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Academic Catalog '12-'13 | Associate of Arts at THEARC

Associate of Arts Degree Program at THEARC


The Associate of Arts Degree in General Studies is available to specially approved students and consists of Core Requirements and an Area of Emphasis.

Based on a Skills Inventory, students may also be asked to take Collegiate Bridge Courses. These courses help prepare students for college-level work in both Math and English.

The A.A. program is a 61 credit hour program (not including the Collegiate Bridge courses).  All credits earned in the A.A. program can be applied towards a Bachelor's Degree Program at Trinity.

Associate Degree Requirements

For specific courses fulfilling the core and area requirements listed below, see Course Descriptions. Students must take courses in each of the following areas:

  • Introduction to College
  • Skills for Life and Work
  • Understanding the Self, Society, and Nature
  • Area of Emphasis (select one from Arts and Humanities, Business, or Social and Behavioral Sciences)
  • Capstone Course

Total Credits Required for Degree: 61 credits

Course Descriptions

Introduction to College

  • The Learning Experience (3 credits):
    • INT 113 Academic Achievement

Skills for Life & Work

  • Writing (6 credits): 
    • ENGL 106 Writing for Academic & Profess. Success
    • PHIL 101 Logic and Problem Solving
  • Communication (6 credits):
    • COM 101 Introduction to Comm. & Public Speaking
    • COM 224 Cross-Cultural Communication
  • Numeracy (3 credits):
    • MATH 111 Applied Mathematical Skills
  • Information Literacy (3 credits): 
    • INT 117 Introduction to Information Literacy

Understanding the Self, Society & Nature

  • Arts & Humanities (6 credits chosen):
    • ENGL 217 Early African-American Literature
    • FNAR 248 Music and Culture
    • HIS 250 Contemporary World History
  • Social Sciences (9 credits chosen):
    • ECON 100 Principles of Economics
    • POLS 102 Politics and Citizenship
    • PSYC 100 Fundamentals of Psychology
    • SOCY 101 Social Issues
  • Scientific Understanding (3 credits):  
    • ENVS 102 Science of the Environment
  • Religious Studies/Ethics (6 credits):
    • PHIL 252 Practical Ethics
    • RST 289 Comparative Religions

Collegiate Bridge Courses
All students must demonstrate or develop fundamental academic competencies at the beginning of their studies for the A.A. degree. Incoming students will take skills inventories in reading, composition, and mathematics. The purpose of the skills inventory is to promote student success by placing students in classes appropriate to their skill level.

Based on the skills inventory, students will be placed either in college-level courses or collegiate bridge classes. All collegiate bridge coursework must be completed within the first 24 credit hours of enrollment. Students taking collegiate bridge classes receive credit upon successful completion of the courses. Students who place out of collegiate bridge classes take the college-level courses.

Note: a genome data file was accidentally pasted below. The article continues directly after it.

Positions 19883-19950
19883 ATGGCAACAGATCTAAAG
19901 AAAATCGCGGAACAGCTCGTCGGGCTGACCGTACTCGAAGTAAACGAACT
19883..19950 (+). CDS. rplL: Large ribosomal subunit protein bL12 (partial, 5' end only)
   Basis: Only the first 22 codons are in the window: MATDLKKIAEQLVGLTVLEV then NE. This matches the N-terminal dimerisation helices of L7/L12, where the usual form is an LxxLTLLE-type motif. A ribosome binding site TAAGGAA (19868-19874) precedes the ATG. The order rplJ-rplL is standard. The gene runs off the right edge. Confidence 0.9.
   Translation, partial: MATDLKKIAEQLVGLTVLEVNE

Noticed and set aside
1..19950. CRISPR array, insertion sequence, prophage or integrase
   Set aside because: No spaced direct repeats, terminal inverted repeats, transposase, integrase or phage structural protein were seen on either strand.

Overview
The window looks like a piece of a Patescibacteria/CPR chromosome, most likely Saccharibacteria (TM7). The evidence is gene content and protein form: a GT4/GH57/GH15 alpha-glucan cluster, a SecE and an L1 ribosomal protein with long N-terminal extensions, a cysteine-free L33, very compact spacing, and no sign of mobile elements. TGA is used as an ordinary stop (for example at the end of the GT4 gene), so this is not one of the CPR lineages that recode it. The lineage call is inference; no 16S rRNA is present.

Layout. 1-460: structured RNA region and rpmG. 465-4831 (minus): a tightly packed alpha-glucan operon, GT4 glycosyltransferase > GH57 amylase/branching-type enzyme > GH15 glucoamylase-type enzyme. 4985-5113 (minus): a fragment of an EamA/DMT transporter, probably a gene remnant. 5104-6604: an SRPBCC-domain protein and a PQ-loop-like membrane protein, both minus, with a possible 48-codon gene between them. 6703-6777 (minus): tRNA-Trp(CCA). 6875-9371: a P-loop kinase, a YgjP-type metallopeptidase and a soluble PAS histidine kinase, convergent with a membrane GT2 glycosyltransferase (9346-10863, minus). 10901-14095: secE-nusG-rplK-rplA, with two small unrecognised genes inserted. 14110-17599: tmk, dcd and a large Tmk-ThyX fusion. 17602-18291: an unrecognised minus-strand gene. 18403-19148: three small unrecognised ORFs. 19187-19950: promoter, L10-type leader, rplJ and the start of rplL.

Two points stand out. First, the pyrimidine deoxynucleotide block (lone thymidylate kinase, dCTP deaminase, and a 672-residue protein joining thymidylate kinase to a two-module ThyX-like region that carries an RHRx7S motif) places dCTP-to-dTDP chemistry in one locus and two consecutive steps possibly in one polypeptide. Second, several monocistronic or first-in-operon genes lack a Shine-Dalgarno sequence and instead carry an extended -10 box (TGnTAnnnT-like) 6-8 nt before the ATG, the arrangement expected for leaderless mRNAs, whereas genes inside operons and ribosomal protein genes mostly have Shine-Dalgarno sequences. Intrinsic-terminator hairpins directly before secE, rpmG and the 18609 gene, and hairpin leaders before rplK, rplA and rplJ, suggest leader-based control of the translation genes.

Bridge level courses include:

  • MATH 030 Pre-Algebra
  • MATH 060 Elementary Algebra
  • ENGL 030 Fundamental Writing Skills
  • ENGL 060 Composition Skill

Areas of Emphasis
The area of emphasis serves as the basis for a major or minor in a Bachelor's Degree Program. Three areas of emphasis are currently offered for the A.A. program: Arts and Humanities, Business, or Social and Behavioral Sciences.  Students will select one area of emphasis in which they will complete additional credits, as noted below:

Arts and Humanities (choose from):

  • ENGL 218 Introduction to African American Literature I
  • FNAR 223 Cities, People, and Architecture
  • LST 100 Humanity and Culture
  • POLS 274 Politics, Literature, and Film
  • RST 245 Religion and Money

Business (choose from):

  • BADM 101 Introduction to Business
  • BADM 231 Theory and Practice of Marketing
  • BADM 251 Management and Leadership Development
  • SOCY 241 Work and Occupations

Social and Behavioral Sciences (choose from):

  • BADM 251 Management and Leadership Development
  • FNAR 223 Cities, People, and Architecture
  • HUMR 212 Introduction to Counseling for the Helping Professions
  • POLS 274 Politics, Literature, and Film
  • PSYC 210 Theories of Social Psychology

Capstone Learning Experience: 
During their final semester, students will enroll in a capstone course in their area of emphasis. The capstone course will review and assess the skills a student has learned in the program of study. Capstone courses require a grade of C or better for graduation.

  • INT 290 Capstone Project

Trinity reserves the right to change, without prior notice, any policy or procedure, tuition or fee, curricular requirements, or any other information found on this web site or in its printed materials.

Questions may be directed to Virginia Broaddus, Ph.D., Provost at

For teacher education courses, check Continuing Education  Archived Course Descriptions and Schedules.



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